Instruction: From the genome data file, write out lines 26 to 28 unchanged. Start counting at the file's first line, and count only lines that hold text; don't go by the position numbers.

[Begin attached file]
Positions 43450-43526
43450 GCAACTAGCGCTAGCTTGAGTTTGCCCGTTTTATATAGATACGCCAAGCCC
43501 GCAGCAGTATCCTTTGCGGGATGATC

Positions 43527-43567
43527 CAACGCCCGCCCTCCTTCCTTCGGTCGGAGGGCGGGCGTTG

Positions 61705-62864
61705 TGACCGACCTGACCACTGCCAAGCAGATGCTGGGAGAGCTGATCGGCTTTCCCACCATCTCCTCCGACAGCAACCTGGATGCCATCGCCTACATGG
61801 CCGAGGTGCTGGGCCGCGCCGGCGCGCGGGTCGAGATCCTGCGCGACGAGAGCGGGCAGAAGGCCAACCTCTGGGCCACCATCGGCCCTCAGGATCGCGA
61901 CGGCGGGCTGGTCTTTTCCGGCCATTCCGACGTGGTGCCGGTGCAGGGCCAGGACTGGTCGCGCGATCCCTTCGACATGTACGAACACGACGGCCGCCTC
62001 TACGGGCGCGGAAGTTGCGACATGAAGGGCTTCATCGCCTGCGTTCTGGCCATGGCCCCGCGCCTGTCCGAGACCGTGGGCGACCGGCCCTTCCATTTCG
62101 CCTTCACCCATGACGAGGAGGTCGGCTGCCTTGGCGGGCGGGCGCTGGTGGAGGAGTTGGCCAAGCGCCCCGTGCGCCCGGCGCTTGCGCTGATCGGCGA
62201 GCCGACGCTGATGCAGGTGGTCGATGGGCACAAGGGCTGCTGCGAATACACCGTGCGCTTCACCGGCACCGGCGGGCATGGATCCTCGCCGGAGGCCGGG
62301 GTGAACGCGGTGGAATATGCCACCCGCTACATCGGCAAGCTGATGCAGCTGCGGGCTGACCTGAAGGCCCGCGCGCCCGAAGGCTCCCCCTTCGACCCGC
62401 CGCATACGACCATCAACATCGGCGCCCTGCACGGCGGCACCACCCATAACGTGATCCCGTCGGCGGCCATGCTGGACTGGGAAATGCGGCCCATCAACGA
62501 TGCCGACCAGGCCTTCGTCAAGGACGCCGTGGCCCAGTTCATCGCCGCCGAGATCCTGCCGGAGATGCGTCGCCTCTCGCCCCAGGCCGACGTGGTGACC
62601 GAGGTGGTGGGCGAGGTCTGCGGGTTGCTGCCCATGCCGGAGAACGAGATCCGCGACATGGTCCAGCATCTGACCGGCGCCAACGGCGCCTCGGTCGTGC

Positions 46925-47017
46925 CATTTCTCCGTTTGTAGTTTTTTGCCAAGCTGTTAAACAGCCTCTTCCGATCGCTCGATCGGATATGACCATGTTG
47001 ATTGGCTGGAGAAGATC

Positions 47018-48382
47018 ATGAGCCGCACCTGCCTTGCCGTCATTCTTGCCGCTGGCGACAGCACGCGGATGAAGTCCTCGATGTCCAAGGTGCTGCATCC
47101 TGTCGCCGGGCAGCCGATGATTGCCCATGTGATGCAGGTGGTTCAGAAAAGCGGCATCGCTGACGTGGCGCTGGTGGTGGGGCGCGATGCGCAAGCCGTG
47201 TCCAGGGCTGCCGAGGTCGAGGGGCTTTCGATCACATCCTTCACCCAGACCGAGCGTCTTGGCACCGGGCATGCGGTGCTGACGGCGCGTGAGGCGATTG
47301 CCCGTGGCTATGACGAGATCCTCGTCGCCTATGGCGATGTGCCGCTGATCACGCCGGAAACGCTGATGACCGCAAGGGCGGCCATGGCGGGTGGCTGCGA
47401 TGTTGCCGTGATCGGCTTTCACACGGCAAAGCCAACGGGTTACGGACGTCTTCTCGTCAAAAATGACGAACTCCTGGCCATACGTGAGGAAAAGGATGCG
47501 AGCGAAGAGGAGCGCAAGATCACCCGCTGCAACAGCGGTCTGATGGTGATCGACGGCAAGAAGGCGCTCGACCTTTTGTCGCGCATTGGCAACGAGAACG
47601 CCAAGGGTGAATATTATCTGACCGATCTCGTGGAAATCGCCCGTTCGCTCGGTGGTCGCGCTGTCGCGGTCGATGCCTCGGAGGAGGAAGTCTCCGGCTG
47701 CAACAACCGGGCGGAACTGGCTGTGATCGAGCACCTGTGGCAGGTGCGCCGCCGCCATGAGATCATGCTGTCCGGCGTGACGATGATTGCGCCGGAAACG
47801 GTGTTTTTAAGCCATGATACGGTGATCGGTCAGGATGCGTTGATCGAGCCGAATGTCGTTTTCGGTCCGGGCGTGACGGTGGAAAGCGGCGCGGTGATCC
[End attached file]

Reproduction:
47501 AGCGAAGAGGAGCGCAAGATCACCCGCTGCAACAGCGGTCTGATGGTGATCGACGGCAAGAAGGCGCTCGACCTTTTGTCGCGCATTGGCAACGAGAACG
47601 CCAAGGGTGAATATTATCTGACCGATCTCGTGGAAATCGCCCGTTCGCTCGGTGGTCGCGCTGTCGCGGTCGATGCCTCGGAGGAGGAAGTCTCCGGCTG
47701 CAACAACCGGGCGGAACTGGCTGTGATCGAGCACCTGTGGCAGGTGCGCCGCCGCCATGAGATCATGCTGTCCGGCGTGACGATGATTGCGCCGGAAACG